After what might have been the most ferocious leaf storm in the autumn of the endless foliage, the region is about to experience a wintry break, with at least an outside shot of seeing the first snowflakes of the season early Monday.
“We can’t rule that out,” said Mike Doll, senior meteorologist with AccuWeather Inc.
But hold the shovels and the milk runs: While the Poconos could see a dusting, a harmless showery mix of rain and snow in Philly’s Pennsylvania suburbs would be about the extent of the threat, said Sarah Johnson, a lead meteorologist at the National Weather Service Office in Mount Holly.
A cold front passed through the region on Friday and will be followed by another on Saturday that could kick up winds as high as 30 mph during the afternoon. A third could set off the showers and random flake sightings around daybreak Monday, she said.
After Saturday, temperatures will struggle to make it to 50 again until Wednesday, forecasters say, with highs more typical of the first week of December, and lows in the 30s.
Thermal comfort being relative, it likely will feel colder. Save for a six-day stretch last week, this has been quite a mild fall, and on Friday temperatures climbed past 65 for a fifth consecutive day, despite the downpours that shook loose some of those tenacious leaves.
That tenacity evidently is more about last month, when temperatures averaged six degrees above normal in the Philly region.
“The longevity of this year’s color and extended period of transition was almost certainly due to the very warm temperatures during October,” said Ryan Reed, a program specialist with the Pennsylvania Department of Conservation and Natural Resources.
The weekly report he posted Friday noted that color finally was “fading” but hanging tough in Southeastern Pennsylvania.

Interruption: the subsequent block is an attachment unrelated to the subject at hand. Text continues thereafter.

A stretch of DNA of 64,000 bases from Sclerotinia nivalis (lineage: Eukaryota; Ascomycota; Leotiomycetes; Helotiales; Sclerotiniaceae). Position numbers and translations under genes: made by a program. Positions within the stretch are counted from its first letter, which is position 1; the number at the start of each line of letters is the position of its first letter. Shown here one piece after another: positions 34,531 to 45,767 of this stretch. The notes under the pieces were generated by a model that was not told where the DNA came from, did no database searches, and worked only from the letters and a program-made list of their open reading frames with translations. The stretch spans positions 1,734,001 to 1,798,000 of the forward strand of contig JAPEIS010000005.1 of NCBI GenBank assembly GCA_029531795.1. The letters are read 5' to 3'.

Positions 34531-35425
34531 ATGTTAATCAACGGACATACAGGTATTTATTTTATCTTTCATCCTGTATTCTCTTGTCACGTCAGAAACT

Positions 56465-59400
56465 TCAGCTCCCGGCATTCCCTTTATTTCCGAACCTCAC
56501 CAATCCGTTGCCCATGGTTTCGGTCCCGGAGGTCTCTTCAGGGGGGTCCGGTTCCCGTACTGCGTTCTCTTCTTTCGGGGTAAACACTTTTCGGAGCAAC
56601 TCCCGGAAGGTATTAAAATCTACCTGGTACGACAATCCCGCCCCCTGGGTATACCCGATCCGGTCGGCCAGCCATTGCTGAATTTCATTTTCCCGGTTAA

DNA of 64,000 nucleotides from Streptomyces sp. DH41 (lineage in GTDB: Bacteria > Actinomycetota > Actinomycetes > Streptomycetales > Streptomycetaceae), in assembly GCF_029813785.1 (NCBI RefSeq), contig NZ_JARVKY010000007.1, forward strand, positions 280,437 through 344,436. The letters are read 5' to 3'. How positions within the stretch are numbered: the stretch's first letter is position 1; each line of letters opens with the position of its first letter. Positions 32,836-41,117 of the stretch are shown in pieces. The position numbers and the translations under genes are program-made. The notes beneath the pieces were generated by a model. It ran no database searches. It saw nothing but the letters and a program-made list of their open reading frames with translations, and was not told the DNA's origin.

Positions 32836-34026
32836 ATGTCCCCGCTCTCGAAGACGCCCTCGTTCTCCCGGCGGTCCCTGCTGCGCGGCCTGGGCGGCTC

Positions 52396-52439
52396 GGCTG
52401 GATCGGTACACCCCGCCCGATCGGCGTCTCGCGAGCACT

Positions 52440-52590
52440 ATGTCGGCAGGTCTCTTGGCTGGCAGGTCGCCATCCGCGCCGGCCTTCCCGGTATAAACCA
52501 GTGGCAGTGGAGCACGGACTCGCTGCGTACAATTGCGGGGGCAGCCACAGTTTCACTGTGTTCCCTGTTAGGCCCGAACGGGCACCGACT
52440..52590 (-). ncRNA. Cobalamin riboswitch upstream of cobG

Even during a run of generally warm autumns, a climate change symptom, this one has been exceptional.
“It’s more like spring, right?” said Doll, the AccuWeather senior meteorologist. Not for much longer.
“There are changes coming,” he added. “It’s going to be a reminder that we are getting deeper in fall.”
While it might not get quite as warm as it has been, another warming trend is due to start Wednesday, perhaps followed by another cooldown as the pattern remains “progressive,” with systems zipping across the country, Doll said.
Looking ahead, the winter outlooks aren’t looking particularly bullish on snow and cold, and the most recent update issued by the Climate Prediction Center has the odds favoring above-normal temperatures in about two-thirds of the contiguous United States, including everywhere east of the Mississippi.
In the short term, it’s going to feel like it should at the start of the meteorological winter, which commences on Dec. 1.
“We’re almost there,” said Dean Iovino, a lead meteorologist at the National Weather Service Office in Mount Holly, “believe it or not.”